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Security Devices sequence

Posted on 2014-02-25
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Last Modified: 2014-03-17
we have firewall, IDS/IPS and a proxy and i would like to optimize security. is there a best practice in which sequence how those devices should be placed?

1.      firewall
2.      IDS/IPS
3.      Proxy


any suggestions?
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Question by:DukewillNukem
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btan earned 500 total points
ID: 39887569
you will normally have an extranet DMZ, internal DMZ and intranet. The design of tier architecture split into web, apps and database in traditional fashion and they are individual segregated via three physical firewall. There is another a single firewall segregating the tiers via VLAN or even in virtual world via the hypervisor as FW appliance or virtual FW.

Coming back we have to look at these devices as to defend or detect against the threats, that are their primary roles. Starting from external DMZ, threats comes widely from two categories namely network and application DDoS, & web and application probes and attacks. Some may put IPS/IDS to front the whole enterprise perimeter since it is supposed to be more savvy on threat with signature but typically for situation awareness, this is rare but viable. The most common will be to have Firewall fronting and filter the blacklist and network DDoS, for application based DDoS, there can be on premise Anti-DDoS appliance or it can be managed security services such as CDN or ISP gearing up forefront first. Even the NGFW or UTM is coming more visible at the front perimeter.

IPS/IDS can be passive inline followed by the proxy (in forward) which perform more of content filtering and restricting certain web browsing category or site visits.  The above is the simple scenario assuming the default capability of the traditional FW, IPS and proxy. There are different classes of each type and varies. You can catch this article as well depicting the Perimeter FW design and categories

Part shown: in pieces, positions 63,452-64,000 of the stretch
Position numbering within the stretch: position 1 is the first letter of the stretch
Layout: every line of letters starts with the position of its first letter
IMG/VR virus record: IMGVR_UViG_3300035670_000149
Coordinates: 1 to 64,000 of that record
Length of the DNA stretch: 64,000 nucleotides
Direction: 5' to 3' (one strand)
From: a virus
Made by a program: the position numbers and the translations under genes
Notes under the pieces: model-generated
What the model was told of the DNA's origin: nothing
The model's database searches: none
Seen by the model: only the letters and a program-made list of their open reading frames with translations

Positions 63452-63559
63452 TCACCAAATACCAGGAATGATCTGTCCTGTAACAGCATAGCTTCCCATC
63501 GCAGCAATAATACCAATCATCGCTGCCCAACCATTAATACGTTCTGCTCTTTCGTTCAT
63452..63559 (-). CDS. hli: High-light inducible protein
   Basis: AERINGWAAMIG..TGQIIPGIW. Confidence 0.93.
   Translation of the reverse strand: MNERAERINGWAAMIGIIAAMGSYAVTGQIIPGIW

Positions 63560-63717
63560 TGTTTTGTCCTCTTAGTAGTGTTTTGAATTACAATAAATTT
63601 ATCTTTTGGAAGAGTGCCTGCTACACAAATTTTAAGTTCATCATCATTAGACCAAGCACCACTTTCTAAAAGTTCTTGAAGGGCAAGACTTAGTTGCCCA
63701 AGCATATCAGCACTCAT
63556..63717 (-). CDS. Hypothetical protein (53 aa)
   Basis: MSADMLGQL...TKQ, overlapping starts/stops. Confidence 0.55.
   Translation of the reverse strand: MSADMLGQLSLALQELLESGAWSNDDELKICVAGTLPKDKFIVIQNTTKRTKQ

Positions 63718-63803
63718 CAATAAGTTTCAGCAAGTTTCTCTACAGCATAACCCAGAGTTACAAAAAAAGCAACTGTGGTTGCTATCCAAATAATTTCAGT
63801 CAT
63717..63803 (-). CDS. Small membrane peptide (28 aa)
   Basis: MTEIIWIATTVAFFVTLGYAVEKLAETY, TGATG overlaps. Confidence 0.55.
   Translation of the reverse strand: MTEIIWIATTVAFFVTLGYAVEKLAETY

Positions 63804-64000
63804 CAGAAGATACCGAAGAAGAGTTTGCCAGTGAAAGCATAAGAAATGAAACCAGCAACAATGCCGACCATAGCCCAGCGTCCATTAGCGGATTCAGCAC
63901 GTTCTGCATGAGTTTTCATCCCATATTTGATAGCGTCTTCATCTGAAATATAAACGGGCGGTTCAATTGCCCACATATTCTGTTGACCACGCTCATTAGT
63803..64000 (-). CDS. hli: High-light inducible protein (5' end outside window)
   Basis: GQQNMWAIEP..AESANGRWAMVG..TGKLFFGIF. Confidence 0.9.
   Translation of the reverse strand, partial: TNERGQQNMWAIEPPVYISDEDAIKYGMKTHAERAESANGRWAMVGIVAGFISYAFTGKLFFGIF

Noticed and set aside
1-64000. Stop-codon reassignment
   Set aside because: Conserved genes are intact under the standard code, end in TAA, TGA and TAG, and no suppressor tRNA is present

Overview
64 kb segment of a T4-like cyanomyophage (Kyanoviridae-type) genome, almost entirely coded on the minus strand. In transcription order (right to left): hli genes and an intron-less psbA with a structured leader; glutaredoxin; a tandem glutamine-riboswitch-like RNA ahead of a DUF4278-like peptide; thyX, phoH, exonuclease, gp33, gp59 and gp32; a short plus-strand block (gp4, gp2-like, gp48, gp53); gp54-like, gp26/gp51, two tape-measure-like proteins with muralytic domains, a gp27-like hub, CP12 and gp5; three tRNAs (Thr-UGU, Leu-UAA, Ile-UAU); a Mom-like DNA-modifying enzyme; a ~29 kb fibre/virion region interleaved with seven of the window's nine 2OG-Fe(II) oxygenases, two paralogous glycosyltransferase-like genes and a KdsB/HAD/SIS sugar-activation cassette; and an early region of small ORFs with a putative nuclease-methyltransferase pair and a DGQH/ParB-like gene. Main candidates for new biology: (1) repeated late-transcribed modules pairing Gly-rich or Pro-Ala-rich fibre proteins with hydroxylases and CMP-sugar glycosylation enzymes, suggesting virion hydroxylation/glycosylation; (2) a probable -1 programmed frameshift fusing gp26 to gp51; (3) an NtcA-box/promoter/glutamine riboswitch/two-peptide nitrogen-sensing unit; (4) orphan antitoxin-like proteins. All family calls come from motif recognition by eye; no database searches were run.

http://technet.microsoft.com/en-us/library/cc700828.aspx

The point is also always ask ourselves, where do we want to have visibility and any blind spot possible such as VPN/SSL traffic (where to start decrypting to allow inspection downstream), outbound filtering to be verified (inbound is check but not forget possible leakage and exploit using reverse shell) and other possible point of ingress/egress out of reach of the perimeter like wireless, 3G lan, WAN etc. The same defends should be placed to make sure traffic is inspected and filtered as needed.

The summing up is really stick by principle such as
- Defense in depth (deter and make the attacker work harder)
- Security domains (ensure access is segregated e.g. trusted and non trusted enclaves)
- Resiliency (high availability such that the device is not single point of failure or deteriorate the performance)

Some reference  specific to the device include
NIST SP800 publication @ http://csrc.nist.gov/publications/PubsSPs.html
- SP 800-41 Rev. 1 Guidelines on Firewalls and Firewall Policy
- SP 800-94: Guide to Intrusion Detection and Prevention Systems (IDPS)
- SP 800-153: Guidelines for Securing Wireless Local Area Networks (WLANs)

AUS DSD publication @ http://www.asd.gov.au/publications/
- Network Segmentation and Segregation
- Denial of Service Attacks: Strategies for Mitigation
- Wireless Network Security – Technical Advice
- Additional Security Considerations and Controls for Virtual Private Networks (VPNs)
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by:DukewillNukem
ID: 39919908
we have a DMZ.
but just very simple,what would be a senseful placement?
FW,IDS,proxy and the AV. any suggestions?
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by:btan
btan earned 500 total points
ID: 39920015
Simple is good. quick suggestion below

>FW- perimeter and tier - it define boundary of DMZ, filter IP/Ports, and appl/services
>IDS - inside DMZ (and sub segment inside DMZ), can be either inline (more for IPS) or passive tap
>proxy - behind FW, guard all egress from DMZ exit boundary - filter content exiting from DMZ
>AV - behind FW, behind proxy, inside DMZ - need to be online for signature update
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